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About adphill

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  1. I've never built Gundams but I just wanted to say the weathering is phenomenal, the scratches in particular. I saved a few of the pics to use as references. Great work,
  2. Nice work so far - I might try the sponge method for adding the green chips as well.
  3. How did you cut the syringe needles? I have been trying to find very small metal tubes for some time, and the syringe idea is fantastic.
  4. Ian, Would you mind elaborating on your custom tracks/chipping color? Roughly what are the proportions of the NATO Black, Hull Red, and Gunmetal? Great job, it looks fantastic and is very convincing for a raw metal.
  5. Thanks, that is very helpful! I may keep my eyes out for a Sherman. Did you ever find your window for the front? Because I bought a second kit, I have an extra. I'd be happy to mail it to you if you are still interested!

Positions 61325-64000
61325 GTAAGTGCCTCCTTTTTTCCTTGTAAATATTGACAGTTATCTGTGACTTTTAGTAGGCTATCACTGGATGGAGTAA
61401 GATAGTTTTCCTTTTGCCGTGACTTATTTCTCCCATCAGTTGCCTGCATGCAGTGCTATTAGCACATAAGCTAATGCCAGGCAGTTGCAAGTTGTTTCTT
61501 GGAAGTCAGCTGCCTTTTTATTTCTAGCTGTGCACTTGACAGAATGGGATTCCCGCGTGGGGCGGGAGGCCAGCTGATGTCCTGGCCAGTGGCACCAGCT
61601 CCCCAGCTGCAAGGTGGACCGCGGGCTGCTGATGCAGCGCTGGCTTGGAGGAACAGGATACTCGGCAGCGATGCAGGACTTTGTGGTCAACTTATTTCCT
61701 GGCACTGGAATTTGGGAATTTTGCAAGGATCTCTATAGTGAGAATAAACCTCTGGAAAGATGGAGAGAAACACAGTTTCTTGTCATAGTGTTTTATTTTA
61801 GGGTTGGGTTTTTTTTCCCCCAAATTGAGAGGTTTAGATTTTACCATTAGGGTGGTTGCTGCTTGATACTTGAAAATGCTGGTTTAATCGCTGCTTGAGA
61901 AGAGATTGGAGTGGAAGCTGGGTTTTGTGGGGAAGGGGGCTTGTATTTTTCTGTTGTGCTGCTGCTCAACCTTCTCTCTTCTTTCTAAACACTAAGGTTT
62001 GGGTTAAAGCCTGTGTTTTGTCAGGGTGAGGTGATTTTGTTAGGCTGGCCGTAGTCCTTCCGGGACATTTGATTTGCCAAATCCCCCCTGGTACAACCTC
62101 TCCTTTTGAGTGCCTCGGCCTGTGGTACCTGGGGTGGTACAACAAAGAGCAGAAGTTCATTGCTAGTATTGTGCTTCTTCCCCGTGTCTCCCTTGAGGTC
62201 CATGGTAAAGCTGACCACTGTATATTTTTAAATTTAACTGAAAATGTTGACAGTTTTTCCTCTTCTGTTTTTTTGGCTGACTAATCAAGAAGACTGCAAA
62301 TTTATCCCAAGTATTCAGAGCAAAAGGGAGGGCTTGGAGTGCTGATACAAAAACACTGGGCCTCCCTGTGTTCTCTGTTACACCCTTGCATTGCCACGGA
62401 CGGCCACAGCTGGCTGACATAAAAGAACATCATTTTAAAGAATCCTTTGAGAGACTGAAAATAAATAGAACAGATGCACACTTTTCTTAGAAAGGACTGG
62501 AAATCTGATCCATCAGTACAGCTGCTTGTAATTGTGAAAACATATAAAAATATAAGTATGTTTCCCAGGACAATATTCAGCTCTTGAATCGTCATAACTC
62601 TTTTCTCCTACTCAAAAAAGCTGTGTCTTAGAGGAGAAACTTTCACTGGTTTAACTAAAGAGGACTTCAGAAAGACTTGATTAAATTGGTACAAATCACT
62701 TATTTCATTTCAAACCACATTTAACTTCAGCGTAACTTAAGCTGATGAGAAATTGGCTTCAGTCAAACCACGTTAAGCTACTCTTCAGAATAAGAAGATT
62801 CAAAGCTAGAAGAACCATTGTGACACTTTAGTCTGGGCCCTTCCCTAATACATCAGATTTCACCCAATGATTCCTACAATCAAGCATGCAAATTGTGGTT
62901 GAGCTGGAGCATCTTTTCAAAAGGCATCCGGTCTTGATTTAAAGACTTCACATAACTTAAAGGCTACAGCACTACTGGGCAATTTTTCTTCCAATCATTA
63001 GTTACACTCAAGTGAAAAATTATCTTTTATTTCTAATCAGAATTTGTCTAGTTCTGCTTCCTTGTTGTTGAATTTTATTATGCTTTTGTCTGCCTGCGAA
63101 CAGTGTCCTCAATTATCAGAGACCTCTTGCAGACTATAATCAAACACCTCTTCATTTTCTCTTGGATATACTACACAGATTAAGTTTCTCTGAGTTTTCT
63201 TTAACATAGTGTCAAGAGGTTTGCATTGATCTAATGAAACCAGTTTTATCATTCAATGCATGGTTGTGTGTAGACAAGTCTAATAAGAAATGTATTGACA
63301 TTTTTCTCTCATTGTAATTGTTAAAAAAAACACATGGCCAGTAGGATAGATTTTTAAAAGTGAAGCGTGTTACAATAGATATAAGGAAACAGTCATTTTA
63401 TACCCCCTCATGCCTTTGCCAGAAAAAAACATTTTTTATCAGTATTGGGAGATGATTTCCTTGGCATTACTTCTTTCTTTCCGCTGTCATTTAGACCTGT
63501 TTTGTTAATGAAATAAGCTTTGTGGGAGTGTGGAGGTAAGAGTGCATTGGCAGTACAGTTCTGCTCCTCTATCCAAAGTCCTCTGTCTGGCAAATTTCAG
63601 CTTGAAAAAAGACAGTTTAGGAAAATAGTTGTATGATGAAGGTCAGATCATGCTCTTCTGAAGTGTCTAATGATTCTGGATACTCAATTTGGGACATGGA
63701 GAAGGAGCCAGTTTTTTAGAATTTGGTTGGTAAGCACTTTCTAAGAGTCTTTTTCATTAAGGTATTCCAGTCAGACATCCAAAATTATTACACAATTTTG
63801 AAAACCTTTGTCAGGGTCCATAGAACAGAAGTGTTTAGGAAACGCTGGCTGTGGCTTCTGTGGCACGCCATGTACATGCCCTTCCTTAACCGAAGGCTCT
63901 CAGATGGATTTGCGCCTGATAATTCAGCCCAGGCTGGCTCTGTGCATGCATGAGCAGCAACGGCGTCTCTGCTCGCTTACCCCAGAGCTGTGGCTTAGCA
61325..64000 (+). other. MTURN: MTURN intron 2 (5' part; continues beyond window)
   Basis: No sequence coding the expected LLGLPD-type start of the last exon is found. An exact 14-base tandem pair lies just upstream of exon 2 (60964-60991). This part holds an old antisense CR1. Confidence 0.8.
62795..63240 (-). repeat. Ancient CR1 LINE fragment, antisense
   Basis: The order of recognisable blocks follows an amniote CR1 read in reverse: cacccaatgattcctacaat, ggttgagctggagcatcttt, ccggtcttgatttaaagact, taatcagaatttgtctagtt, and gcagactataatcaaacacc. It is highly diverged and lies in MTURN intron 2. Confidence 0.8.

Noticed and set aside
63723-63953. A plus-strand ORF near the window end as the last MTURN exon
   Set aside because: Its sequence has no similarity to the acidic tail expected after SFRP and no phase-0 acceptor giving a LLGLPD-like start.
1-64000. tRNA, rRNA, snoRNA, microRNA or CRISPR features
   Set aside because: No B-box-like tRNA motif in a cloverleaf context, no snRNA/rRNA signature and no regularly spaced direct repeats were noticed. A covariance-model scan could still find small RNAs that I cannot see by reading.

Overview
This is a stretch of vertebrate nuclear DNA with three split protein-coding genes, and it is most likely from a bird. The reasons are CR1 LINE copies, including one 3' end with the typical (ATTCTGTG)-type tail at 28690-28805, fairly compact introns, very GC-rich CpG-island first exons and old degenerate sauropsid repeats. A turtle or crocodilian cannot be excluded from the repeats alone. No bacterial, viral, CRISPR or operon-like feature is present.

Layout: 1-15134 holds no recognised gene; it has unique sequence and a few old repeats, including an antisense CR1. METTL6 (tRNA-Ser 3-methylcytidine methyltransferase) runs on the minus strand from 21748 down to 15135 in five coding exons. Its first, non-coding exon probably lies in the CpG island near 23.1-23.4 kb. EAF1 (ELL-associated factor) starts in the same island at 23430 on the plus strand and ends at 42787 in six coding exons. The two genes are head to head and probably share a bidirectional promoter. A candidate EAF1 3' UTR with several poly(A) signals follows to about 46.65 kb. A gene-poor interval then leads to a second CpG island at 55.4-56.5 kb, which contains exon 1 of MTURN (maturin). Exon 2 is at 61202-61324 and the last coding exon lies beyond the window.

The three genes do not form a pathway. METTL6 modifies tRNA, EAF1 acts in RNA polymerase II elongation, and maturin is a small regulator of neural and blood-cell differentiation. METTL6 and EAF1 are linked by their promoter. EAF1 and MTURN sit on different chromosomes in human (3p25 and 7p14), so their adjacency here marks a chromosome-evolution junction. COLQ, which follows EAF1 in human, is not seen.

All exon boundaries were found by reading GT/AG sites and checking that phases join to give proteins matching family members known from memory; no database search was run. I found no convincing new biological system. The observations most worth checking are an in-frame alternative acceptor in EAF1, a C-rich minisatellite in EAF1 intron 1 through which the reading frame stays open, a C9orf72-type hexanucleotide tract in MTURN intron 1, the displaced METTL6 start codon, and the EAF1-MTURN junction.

6. This is my first time posting here, but I've been spending more and more time lurking on the forums so I thought I should contribute. My current project is a build of AMT's ancient Darth Vader TIE Fighter kit, with as much scratch built detail as I can manage. This build will be my first attempt at scoring panel lines, lighting a kit, and making my own photo etch, so it should be a learning experience at least. The first step was to add the missing panel lines. Recessed panel lines are present on most parts of the ship, but for some reason absent from the cockpit bubble. I screwed this up pretty much immediately, and ended up ordering a replacement kit for a second try. The hardest part was getting the scribe guides to sit properly on the compound curves. Ultimately, I found that lightly gluing styrene strips down as guides worked pretty well, and just removing them after. The panel lines aren't absolutely perfect, but I'm not going to buy a third kit. Next, the cockpit. After much fiddling, I decided to abandon the terrible kit cockpit entirely and build my own. I am modeling my cockpit build from the filming set, rather than the studio model. This will also involve quite a bit of imaginary work, as the filming set doesn't have much detail on the bottom half. I picked up the cockpit sprue from Tamiya's 1/32 F-16 for some donor parts. The sprue didn't come with a seat, however, so I built one from bits of styrene. In my opinion, one of the best aspects of going with the filming set is the absence of the half-wall that obscures so much of the cockpit. With that gone, there is a much better view inside. Simultaneously, I have been working on the photo etch for the cockpit triangle panels. I will also be using photo etch for various exterior bits. Happily, it turns out that photo etch isn't all that hard, and there are some great tutorials online. For this test panel, I designed a template in Vectr (a free vector graphics program), printed it on transfer paper with a laser printer, ironed it onto a brass sheet with a household iron, and soaked it for a few hours in a 1 to 1 mix of muriatic acid from Home Depot and hydrogen peroxide from the drug store.
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